And now for something completely idle
You’ve raised the unavoidable question: Would Frost have written poems if his father had behaved himself instead of binge-drinking and slashing his son with a metal dog chain (an ugly anecdote that appears in Meyers’ book but, of course, not in Parini’s), thus driving Frost’s mother to pamper young Rob at the same time that she fostered his terror of the outside world? When young Rob attended Swedenborgian seminars with his mother, did the voices he heard whispering in his head constitute a genuine mystical event; were they a sane little kid’s sympathetic attempt to join share his weird mother’s weird experience; or did they indicate latent psychosis? Frost made a self-dramatizing, halfhearted gesture toward suicide in his late teens, strolling into a famously dangerous North Carolina swamp. Would he have written poems if his parents had reacted to this incident as they probably would today–that is to say, if they’d hauled him in to see a shrink and dosed him with Prozac?
It’s utterly impossible to say, of course, but my guess is yes, he would have written poems. Like most clichés, the notion that creativity and madness walk hand and hand is often true. But there are categories of madness, distinct flavors of creativity. Think of Sylvia Plath’s poems, written shortly before she killed herself; they’re exhilarating and terrible and they stink of death. I think it’s safe to say that Prozac would have altered the character of these poems, and quite possibly prevented them from being written. But it strikes me that Frost’s madness/creativity matrix is altogether different. The teenage suicide attempt appears to have been his last purely romantic, self-destructive gesture. Many of the poems he subsequently wrote are horribly depressing, but at least they tend to pursue some kind of stoic vision of health. And many of the poems he wrote aren’t depressing. In “Bond and Free,” Frost praises the human capacity for thought, which flies far and wide and “cleaves the interstellar gloom.” But he praises love even more:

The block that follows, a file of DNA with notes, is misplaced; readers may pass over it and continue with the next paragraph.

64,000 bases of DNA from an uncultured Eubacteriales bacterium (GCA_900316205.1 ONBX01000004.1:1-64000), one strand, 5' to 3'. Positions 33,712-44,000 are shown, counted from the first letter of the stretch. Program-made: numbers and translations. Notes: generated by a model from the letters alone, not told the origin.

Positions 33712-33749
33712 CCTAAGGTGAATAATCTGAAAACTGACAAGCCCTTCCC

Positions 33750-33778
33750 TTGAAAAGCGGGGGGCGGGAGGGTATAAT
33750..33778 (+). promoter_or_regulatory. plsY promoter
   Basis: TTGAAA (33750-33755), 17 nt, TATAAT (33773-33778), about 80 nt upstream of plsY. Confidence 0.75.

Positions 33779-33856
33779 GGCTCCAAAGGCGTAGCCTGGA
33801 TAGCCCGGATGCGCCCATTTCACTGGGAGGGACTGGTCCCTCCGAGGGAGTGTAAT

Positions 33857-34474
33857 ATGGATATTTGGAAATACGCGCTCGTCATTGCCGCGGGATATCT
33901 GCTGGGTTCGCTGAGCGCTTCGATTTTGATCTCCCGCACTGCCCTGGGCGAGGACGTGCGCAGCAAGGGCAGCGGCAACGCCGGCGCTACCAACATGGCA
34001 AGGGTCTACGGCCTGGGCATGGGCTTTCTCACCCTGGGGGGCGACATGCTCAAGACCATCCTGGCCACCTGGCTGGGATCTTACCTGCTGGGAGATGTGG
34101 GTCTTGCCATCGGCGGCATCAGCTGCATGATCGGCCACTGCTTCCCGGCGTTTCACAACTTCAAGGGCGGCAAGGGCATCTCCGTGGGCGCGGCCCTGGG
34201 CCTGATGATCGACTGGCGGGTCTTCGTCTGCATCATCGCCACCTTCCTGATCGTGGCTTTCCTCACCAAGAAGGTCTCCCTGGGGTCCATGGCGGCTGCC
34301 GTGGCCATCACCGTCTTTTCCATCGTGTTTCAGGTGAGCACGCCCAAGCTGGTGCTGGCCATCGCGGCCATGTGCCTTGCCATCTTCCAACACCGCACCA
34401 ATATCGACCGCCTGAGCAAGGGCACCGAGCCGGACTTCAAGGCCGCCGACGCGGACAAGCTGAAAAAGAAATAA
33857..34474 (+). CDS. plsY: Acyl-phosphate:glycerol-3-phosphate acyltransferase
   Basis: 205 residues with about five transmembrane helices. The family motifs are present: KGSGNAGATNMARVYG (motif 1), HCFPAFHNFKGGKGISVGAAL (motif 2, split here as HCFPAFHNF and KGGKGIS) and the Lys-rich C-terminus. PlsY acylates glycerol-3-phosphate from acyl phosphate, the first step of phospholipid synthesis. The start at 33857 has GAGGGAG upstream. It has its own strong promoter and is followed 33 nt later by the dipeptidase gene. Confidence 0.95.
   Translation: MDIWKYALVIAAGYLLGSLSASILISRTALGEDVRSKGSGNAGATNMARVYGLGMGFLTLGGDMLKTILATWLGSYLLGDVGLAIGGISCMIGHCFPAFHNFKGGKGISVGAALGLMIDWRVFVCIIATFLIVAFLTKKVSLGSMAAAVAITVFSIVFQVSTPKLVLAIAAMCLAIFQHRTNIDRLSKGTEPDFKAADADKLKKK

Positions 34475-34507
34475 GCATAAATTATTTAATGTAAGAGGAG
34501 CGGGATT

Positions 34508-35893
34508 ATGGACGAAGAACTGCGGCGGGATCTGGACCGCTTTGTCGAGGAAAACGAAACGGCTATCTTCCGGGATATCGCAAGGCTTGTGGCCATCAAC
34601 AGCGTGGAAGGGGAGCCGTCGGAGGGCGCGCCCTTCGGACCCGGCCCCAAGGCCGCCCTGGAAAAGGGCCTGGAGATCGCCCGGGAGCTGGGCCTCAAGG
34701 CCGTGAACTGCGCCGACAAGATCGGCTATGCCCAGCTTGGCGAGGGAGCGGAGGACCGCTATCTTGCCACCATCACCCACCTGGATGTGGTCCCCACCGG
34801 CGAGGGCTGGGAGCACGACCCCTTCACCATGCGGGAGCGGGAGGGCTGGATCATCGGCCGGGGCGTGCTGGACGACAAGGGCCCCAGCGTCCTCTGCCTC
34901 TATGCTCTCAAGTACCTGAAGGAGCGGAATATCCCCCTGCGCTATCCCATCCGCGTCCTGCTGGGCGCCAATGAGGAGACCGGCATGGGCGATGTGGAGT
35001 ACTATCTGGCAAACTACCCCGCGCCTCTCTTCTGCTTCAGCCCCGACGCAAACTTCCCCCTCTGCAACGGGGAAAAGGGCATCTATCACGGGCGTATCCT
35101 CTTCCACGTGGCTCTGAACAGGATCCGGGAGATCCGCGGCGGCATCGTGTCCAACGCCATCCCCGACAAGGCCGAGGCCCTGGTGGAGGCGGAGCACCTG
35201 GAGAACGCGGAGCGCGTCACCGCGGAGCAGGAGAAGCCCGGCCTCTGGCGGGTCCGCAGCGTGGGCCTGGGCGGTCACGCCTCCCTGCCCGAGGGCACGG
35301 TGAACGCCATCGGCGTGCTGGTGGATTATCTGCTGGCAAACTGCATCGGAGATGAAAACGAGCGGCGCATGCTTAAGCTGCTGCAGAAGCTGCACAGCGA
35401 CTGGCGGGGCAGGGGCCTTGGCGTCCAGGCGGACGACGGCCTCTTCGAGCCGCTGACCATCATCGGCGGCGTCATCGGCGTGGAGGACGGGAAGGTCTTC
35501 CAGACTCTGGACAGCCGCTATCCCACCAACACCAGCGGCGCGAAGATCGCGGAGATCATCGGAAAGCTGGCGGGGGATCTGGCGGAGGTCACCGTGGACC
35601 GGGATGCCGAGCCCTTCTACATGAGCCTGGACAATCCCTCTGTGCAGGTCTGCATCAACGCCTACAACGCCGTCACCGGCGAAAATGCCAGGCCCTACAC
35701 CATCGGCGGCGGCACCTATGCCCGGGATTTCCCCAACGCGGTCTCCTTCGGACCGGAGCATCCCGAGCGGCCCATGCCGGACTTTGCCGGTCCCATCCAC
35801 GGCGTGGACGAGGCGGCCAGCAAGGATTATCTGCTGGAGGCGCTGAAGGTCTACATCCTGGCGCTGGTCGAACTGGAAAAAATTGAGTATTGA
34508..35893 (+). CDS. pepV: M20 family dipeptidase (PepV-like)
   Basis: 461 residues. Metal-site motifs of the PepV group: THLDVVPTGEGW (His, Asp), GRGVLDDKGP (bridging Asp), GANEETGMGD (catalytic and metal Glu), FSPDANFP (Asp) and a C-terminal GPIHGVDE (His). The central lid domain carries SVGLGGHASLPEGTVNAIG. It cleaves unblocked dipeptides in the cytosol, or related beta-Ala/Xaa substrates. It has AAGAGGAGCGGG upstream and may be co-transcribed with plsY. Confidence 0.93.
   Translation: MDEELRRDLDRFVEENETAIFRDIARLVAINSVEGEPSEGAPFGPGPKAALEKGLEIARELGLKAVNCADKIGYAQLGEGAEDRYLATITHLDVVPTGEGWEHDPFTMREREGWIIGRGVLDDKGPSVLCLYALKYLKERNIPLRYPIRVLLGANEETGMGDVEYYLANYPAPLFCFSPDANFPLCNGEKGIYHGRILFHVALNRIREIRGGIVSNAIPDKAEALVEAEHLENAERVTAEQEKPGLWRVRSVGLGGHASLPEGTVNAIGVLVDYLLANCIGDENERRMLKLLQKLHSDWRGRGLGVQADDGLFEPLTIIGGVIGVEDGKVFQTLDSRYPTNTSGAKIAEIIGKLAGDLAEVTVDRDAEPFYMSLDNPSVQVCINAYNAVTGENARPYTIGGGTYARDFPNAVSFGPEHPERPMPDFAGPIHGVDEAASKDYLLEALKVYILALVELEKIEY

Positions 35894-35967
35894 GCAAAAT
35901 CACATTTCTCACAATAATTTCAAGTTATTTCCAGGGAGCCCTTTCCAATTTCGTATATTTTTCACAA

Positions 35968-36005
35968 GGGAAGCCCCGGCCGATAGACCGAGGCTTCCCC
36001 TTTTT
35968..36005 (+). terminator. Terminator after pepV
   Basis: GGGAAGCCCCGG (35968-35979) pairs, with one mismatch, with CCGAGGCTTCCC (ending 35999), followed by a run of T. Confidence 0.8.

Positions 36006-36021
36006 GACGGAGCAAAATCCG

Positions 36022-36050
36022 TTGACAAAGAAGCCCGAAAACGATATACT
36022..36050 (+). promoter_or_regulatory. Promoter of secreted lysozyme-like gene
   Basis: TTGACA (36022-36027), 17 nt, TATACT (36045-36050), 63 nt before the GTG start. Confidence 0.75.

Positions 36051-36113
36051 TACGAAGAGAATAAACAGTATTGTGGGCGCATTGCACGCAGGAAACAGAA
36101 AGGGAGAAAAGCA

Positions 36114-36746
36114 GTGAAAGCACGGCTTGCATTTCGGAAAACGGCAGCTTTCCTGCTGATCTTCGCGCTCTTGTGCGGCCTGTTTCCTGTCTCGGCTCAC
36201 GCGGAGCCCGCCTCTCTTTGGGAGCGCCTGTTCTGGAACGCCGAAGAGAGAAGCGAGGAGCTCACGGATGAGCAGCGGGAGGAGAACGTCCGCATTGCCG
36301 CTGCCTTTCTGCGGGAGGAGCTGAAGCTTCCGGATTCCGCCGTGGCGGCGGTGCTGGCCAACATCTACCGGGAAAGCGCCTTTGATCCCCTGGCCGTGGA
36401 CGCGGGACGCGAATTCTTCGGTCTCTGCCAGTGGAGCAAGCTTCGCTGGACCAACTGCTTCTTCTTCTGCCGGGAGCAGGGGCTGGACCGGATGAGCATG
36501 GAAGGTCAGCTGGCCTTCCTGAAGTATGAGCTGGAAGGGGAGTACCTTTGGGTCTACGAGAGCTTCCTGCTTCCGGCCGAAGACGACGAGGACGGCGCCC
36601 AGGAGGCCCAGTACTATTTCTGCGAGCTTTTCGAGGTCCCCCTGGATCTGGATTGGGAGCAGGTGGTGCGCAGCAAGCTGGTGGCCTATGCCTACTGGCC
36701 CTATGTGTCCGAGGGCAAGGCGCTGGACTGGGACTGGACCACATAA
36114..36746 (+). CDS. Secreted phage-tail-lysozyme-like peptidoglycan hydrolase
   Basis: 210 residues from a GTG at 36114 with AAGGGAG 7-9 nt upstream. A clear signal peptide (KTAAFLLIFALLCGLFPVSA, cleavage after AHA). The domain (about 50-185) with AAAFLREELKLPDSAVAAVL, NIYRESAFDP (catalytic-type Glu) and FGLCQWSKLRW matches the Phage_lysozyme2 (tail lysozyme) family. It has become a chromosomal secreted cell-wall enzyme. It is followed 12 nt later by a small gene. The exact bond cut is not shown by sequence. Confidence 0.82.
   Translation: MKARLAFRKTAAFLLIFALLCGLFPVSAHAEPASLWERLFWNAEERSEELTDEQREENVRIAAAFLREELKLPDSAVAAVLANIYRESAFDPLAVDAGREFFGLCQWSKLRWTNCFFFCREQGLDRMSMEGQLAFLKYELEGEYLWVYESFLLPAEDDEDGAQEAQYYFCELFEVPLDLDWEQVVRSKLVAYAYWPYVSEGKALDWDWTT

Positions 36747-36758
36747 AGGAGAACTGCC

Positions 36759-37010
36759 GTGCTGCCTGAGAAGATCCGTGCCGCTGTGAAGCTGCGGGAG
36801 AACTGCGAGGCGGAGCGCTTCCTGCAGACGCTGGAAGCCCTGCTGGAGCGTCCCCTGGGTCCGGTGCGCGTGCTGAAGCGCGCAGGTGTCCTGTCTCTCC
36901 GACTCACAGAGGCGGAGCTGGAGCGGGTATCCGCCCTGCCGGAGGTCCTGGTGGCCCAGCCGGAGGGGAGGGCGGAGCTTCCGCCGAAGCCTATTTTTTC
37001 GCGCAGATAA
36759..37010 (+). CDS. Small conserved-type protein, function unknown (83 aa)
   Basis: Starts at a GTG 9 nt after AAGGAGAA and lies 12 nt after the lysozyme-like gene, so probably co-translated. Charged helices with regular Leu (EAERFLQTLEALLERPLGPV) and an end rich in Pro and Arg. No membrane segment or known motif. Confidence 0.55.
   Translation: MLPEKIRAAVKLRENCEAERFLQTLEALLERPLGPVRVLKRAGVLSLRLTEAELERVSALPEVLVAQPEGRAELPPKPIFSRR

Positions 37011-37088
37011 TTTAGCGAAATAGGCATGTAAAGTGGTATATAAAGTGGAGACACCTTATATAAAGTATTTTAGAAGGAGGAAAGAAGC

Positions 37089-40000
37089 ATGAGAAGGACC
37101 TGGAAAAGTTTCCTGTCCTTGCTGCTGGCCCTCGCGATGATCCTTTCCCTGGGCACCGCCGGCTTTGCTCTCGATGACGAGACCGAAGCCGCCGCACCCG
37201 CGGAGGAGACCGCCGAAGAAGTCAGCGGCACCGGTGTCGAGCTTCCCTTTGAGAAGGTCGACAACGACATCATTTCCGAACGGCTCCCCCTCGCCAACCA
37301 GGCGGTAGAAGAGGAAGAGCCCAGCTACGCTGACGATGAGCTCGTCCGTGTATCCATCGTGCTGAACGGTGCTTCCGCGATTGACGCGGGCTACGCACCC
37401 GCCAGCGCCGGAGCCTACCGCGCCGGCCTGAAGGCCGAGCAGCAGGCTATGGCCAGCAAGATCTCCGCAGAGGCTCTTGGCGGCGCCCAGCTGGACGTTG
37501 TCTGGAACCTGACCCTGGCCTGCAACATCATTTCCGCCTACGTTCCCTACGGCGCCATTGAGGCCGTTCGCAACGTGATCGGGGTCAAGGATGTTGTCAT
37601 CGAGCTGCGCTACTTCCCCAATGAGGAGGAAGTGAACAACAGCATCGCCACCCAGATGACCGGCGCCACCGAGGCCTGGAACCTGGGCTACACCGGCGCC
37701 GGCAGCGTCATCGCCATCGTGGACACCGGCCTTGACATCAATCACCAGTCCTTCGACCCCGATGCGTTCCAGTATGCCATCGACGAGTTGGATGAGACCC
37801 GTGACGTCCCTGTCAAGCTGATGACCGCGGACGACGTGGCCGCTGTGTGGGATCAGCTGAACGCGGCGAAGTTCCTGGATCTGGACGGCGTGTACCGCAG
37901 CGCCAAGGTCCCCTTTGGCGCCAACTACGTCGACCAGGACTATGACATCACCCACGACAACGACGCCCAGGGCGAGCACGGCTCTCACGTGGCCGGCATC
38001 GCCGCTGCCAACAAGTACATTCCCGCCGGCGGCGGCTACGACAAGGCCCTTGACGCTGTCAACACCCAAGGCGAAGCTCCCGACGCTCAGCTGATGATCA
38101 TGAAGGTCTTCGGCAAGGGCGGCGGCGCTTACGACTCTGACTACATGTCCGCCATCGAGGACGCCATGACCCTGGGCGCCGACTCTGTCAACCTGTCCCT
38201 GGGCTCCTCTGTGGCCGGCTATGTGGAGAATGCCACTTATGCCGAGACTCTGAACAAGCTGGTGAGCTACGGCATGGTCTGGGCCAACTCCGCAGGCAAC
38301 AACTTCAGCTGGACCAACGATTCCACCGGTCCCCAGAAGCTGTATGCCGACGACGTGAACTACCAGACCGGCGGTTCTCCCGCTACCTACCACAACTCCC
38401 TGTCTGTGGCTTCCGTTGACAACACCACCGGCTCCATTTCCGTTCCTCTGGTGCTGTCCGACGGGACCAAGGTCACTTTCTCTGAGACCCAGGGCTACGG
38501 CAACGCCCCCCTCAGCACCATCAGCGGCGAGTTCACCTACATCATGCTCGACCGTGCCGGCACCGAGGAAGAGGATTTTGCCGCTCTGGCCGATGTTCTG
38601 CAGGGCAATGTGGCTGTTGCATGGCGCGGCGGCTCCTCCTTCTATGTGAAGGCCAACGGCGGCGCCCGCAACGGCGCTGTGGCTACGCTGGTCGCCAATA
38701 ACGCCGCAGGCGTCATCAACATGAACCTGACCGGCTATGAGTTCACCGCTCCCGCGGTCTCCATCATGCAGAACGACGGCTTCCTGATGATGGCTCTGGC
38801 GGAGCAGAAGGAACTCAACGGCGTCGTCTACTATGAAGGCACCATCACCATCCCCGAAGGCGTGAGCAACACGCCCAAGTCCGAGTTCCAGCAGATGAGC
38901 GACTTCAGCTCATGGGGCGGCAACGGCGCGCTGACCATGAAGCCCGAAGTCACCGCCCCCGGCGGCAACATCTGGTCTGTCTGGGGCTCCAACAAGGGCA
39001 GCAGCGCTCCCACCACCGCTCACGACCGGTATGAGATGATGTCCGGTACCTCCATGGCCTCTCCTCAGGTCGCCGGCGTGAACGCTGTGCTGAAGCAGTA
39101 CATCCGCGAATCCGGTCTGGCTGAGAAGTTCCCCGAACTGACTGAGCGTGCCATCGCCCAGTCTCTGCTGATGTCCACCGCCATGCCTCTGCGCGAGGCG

And simply staying possesses all
In several beauty that Thought fares far
To find fused in another star.
This is sweet but not sentimental because it’s a warning not to want too much; it’s a poem about how to live life, not a Plathian come-on to death. Writing seems to have helped keep Frost in balance. Detached contemplations like the above, playing with poetic forms, searching for the clearest language, were already a kind of medicine. Even the more scandalous Frost who emerges from Meyers’ biography is remarkable not so much for his imbalance as for his phenomenal survival instinct. An invalid in his youth, he grew up to become a titan of energy, robust and long-lived. My speculation is that Prozac would have been partner and not enemy to his poems.
Then again, you never know. If antidepressants didn’t harm Frost’s vision, they might have killed his ambition. By cheering him up they might temper his mean-bastard egoism, making him less willing to selfishly spend the energy of friends and family, as a result making him less productive. And there are other qualities in Frost’s writing that make me wonder. His poetry conceals as much as it reveals; he lusted after the love of an audience; he was a wizard at irony; and he often concluded his poems with aphorisms so apt and ringing they bear comparison to the punch line of a perfectly told joke. Sometimes he reminds me less of a poet than a performer, especially a comedian–and comedians don’t always respond so well to psychiatric help. Look at John Cleese: When he was young and had yet to understand his rage, he played the unforgettable, abusive Basil Fawlty and bounced up and down in a freaky Hitler goosestep. Now he’s had therapy, and he goes around talking about the importance of working through anger. Don’t get me wrong: I’m happy if he’s happy. But the funny thing is, he looks angrier now. And the sad thing is he’s no longer very funny.
Sorry to pull a spiky Zen on you, but yes he would have written his beautiful poems; no he wouldn’t but he and his family would have been happier and in the final analysis isn’t that more valuable; anyway, we’ll never know. Tomorrow, I’d like to pursue a twist on your question. It is, I admit, a deeply idle one. I wondered: If Frost were alive and writing today, would America embrace his style of poetry the way it did earlier in the century? Or would he even be a poet? Would his drive to perform lead him to some other creative arena, where he could achieve a more massive success than poetry today allows?